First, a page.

Explicit Property Memento

Introduction

Some weeks ago I’ve introduced the Property Memento pattern as solution for temporarily saving the state of an entity’s property on creation of the Property Memento and restoring this initial state when the Property Memento disposes. I’ve shown that the using(){} syntax separates between the Property Memento initialization and the core logic which should be run inside the Memento with temporarily changed property values.

While I like the pattern and its usage, I see that the using syntax can be disturbing for developers who don’t know the internal implementation of the Property Memento. The implementation mixes using as common syntax with other semantics, which violates the uniformity principle of computer science.

A colleague suggested an implementation of the pattern, which makes the three steps in a Property Memento’s lifetime explicit:

  1. Memorize the current properties values.
  2. Invoke some actions.
  3. Restore the memorized values.

I’ve adopted his implementation to fit my needs of memorizing properties even for more than one entity.

Explicit Property Memento implementation

The implementation of the Explicit Property Memento projects the 3 steps of a Property Memento by the methods Memorize(), Invoke() and RestoreValues(). Thus the intention is revealed, which yields to a better understanding of the whole process. Instead of memorizing one property of just a single entity on the creation of the Property Memento, the ExplicitPropertyMemento has the ability to store several property values of more than one entity. This makes the implementation a bit heavier, but the usage very smart. First here’s the implementation part:

public class ExplicitPropertyMemento
{
    class MemorizedProperty
    {
        public string Name { get; set; }
        public object Value { get; set; }
    }

    private readonly IDictionary<object, List<MemorizedProperty>> _memorizedProperties
        = new Dictionary<object, List<MemorizedProperty>>();

    public static ExplicitPropertyMemento Create
    {
        get { return new ExplicitPropertyMemento(); }
    }

    public ExplicitPropertyMemento Memorize(
        object classInstance, params Expression<Func<object>>[] propertySelectors)
    {
        if(propertySelectors == null)
            return this;

        var properties = new List<MemorizedProperty>();
        foreach(var propertySelector in propertySelectors)
        {
            string propertyName = GetPropertyName(propertySelector);
            properties.Add(new MemorizedProperty
                {
                    Name = propertyName,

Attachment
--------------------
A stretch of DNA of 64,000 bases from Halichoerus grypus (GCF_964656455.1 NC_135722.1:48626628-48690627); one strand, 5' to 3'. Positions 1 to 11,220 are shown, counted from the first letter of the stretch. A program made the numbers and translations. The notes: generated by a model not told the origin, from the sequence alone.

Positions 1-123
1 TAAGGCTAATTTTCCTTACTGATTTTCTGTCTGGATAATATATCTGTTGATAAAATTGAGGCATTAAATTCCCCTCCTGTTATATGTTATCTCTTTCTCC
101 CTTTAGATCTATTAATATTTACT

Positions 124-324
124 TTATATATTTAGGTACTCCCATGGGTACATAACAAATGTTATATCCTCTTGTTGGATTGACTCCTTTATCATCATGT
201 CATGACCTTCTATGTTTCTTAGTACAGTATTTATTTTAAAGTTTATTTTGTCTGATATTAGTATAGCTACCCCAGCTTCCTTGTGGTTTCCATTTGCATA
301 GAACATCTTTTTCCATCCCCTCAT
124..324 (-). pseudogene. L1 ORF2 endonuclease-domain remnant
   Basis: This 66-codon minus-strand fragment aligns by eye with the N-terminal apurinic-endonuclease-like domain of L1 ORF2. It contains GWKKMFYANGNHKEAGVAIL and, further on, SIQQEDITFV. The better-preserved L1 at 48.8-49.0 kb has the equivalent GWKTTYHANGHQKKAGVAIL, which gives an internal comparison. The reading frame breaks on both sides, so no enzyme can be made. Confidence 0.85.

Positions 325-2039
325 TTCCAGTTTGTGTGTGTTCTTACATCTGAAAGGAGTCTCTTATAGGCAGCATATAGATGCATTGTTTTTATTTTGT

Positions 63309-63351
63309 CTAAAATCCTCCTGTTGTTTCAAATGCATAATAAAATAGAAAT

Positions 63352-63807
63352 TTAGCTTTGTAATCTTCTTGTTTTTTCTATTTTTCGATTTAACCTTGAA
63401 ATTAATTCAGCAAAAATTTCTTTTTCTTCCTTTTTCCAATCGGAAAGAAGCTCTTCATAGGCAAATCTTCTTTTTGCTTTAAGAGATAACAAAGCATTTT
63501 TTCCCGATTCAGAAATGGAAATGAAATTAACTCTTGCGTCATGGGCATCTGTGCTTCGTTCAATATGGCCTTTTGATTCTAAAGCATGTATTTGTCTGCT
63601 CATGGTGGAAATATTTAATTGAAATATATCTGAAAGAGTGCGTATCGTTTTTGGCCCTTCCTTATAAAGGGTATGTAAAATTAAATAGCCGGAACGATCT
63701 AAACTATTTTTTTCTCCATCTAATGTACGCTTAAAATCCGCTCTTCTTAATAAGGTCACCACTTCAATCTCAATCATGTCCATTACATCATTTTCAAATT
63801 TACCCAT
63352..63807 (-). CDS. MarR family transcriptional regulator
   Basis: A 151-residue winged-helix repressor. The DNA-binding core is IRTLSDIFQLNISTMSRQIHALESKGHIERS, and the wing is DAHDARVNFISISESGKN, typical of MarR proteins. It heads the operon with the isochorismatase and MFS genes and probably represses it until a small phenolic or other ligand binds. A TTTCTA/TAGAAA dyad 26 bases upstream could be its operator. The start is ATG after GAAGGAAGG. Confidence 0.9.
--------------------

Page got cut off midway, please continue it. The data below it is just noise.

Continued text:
Value = GetPropertyValue(classInstance, propertyName)
                });
        }

        if(_memorizedProperties.ContainsKey(classInstance))
            _memorizedProperties[classInstance].AddRange(properties);
        else
            _memorizedProperties.Add(classInstance, properties);

        return this;
    }

    public ExplicitPropertyMemento Memorize<TProperty>(object classInstance,
        Expression<Func<object>> propertySelector, TProperty tempValue)
    {
        Memorize(classInstance, propertySelector);

        string propertyName = GetPropertyName(propertySelector);
        SetPropertyValue(classInstance, propertyName, tempValue);

        return this;
    }

    public ExplicitPropertyMemento Invoke(Action action)
    {
        try
        {
            action.Invoke();
        }
        catch
        {
            RestoreValues();
            throw;
        }

        return this;
    }

    public void RestoreValues()
    {
        foreach(var memorizedEntity in _memorizedProperties)
        {
            object classInstance = memorizedEntity.Key;
            foreach(var property in memorizedEntity.Value)
                SetPropertyValue(classInstance, property.Name, property.Value);
        }
    }

    private string GetPropertyName(Expression<Func<object>> propertySelector)
    {
        var body = propertySelector.Body;
        if (body.NodeType == ExpressionType.Convert)
            body = ((UnaryExpression)body).Operand;
        return ((MemberExpression)body).Member.Name;
    }

    private object GetPropertyValue(object classInstance, string propertyName)
    {
        return classInstance
            .GetType()
            .GetProperty(propertyName)
            .GetValue(classInstance, null);
    }

    private void SetPropertyValue(object classInstance, string propertyName, object value)
    {
        classInstance
            .GetType()
            .GetProperty(propertyName)
            .SetValue(classInstance, value, null);
    }
}

Usage example

The usage is explicitly projecting the Property Memento process by the methods Memorize(), Invoke() and RestoreValues() and it’s straightforward. In case of the introductory example it’s shown next:

private void SomeMethod(...)
{
    int oldValSumHeight = _valSum.Height;
    int newValSumHeight = 0;